Using Isopropanol as a Capping Agent in the Hydrothermal Liquefaction of Kraft Lignin in Near-Critical Water

Anders Ahlbom, Marco Maschietti, Rudi P. Nielsen, Huyen Lyckeskog, Merima Hasani*, Hans Theliander

*Corresponding author

Research output: Contribution to journalJournal articlepeer-review

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Abstract

In this study, Kraft lignin was depolymerised by hydrothermal liquefaction in near-critical water (290–335C, 250 bar) using Na2CO3 as an alkaline catalyst. Isopropanol was used as a co-solvent with the objective of investigating its capping effect and capability of reducing char formation. The resulting product, which was a mixture of an aqueous liquid, containing water-soluble organic compounds, and char, had a lower sulphur content than the Kraft lignin. Two-dimensional nuclear magnetic resonance studies of the organic precipitates of the aqueous phase and the char indicated that the major lignin bonds were broken. The high molar masses of the char and the water-soluble organics, nevertheless, indicate extensive repolymerisation of the organic constituents once they have been depolymerised from the lignin. With increasing temperature, the yield of char increased, although its molar mass decreased. The addition of isopropanol increased the yield of the water-soluble organic products and decreased the yield of the char as well as the molar masses of the products, which is indicative of a capping effect.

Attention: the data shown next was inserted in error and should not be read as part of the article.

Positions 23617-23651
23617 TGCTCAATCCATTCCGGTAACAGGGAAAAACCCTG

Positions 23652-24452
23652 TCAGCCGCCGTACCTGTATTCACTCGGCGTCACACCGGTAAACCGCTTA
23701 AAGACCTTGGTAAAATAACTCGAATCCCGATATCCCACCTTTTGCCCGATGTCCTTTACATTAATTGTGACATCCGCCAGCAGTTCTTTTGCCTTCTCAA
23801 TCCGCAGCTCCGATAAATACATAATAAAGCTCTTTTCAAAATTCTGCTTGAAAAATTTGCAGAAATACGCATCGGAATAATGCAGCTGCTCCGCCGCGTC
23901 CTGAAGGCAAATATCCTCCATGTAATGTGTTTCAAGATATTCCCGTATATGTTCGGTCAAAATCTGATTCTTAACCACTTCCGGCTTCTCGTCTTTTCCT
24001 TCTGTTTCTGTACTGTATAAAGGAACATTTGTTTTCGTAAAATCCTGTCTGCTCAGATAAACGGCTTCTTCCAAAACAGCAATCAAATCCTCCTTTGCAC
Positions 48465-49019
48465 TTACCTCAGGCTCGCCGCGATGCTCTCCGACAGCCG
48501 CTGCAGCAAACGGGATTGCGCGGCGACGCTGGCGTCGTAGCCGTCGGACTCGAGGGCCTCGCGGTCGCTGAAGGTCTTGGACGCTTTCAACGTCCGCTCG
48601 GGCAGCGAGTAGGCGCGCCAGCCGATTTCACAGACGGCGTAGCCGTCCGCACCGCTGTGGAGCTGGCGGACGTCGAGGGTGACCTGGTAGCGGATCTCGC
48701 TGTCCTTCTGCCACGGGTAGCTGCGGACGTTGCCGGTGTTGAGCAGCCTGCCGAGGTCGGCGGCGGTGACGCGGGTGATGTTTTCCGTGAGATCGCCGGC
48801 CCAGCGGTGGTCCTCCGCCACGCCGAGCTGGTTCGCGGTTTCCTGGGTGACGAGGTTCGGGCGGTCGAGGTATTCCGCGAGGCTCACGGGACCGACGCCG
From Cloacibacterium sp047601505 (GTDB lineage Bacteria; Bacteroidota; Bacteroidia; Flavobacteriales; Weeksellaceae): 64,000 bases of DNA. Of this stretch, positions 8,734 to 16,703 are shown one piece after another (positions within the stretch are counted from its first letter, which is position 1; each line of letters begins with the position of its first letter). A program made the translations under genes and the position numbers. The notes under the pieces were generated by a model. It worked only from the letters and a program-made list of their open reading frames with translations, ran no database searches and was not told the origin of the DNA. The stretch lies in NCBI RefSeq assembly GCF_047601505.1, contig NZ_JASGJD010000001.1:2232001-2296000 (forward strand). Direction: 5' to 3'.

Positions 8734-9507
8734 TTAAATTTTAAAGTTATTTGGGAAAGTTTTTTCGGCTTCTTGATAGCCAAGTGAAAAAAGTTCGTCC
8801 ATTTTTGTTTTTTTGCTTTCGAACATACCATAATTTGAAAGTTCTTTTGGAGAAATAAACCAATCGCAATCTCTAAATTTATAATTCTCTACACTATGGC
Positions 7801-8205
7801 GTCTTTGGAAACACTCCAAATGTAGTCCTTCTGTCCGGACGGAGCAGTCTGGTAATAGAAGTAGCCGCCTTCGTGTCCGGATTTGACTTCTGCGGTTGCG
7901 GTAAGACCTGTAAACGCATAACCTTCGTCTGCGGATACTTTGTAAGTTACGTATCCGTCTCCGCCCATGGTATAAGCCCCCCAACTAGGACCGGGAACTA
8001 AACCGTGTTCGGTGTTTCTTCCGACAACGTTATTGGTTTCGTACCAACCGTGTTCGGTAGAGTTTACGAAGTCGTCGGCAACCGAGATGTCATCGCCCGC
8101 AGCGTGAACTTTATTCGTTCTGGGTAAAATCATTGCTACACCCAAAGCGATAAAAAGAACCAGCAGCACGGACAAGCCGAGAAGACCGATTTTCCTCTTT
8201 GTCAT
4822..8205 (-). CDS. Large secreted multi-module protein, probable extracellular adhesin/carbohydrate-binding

Original languageEnglish
Article number932
JournalEnergies
Volume14
Issue number4
ISSN1996-1073
DOIs
Publication statusPublished - 2021

Keywords

  • Alkaline catalyst
  • Hydrothermal liquefaction
  • Isopropanol
  • Kraft lignin

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